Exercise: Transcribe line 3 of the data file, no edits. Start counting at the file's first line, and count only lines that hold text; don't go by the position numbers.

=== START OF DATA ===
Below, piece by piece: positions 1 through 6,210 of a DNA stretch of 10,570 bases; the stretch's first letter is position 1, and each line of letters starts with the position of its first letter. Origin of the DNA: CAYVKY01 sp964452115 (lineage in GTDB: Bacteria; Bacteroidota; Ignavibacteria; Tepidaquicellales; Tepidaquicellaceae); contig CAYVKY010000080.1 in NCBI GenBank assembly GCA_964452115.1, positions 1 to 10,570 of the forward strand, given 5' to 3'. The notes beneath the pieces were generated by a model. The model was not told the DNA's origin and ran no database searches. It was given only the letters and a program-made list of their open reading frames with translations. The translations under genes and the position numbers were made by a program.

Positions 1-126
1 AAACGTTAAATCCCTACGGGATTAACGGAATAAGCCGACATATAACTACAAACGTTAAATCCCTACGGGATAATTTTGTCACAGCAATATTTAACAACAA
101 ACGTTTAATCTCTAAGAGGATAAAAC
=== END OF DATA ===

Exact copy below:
1 AAACGTTAAATCCCTACGGGATTAACGGAATAAGCCGACATATAACTACAAACGTTAAATCCCTACGGGATAATTTTGTCACAGCAATATTTAACAACAA